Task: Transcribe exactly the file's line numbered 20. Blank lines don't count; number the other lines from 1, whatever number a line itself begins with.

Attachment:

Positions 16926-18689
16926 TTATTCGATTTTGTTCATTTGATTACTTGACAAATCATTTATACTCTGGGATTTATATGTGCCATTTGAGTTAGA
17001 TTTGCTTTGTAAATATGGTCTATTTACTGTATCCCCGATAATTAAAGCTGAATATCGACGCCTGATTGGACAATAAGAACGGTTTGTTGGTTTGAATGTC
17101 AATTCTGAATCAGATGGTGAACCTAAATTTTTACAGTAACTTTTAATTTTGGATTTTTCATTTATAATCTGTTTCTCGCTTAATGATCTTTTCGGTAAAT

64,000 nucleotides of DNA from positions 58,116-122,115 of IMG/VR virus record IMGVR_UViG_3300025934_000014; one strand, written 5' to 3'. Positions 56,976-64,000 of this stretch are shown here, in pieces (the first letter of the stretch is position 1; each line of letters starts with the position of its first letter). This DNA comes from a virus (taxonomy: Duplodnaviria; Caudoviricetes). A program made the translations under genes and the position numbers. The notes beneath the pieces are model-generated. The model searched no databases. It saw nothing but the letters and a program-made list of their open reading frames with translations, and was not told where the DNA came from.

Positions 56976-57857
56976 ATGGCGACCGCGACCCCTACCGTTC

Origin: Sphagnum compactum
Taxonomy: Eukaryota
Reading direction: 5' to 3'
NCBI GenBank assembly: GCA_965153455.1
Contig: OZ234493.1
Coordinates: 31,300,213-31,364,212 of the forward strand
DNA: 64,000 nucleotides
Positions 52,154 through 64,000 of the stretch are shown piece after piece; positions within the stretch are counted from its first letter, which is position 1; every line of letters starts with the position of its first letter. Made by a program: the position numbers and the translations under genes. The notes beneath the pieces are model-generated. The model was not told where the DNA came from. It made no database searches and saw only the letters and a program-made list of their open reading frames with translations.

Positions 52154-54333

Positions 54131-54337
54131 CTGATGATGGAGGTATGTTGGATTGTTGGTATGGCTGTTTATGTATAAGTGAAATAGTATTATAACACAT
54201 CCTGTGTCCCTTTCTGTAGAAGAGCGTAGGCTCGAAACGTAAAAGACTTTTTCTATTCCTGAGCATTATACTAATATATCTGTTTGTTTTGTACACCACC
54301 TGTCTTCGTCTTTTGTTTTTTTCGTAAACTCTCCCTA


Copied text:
54301 TGTCTTCGTCTTTTGTTTTTTTCGTAAACTCTCCCTA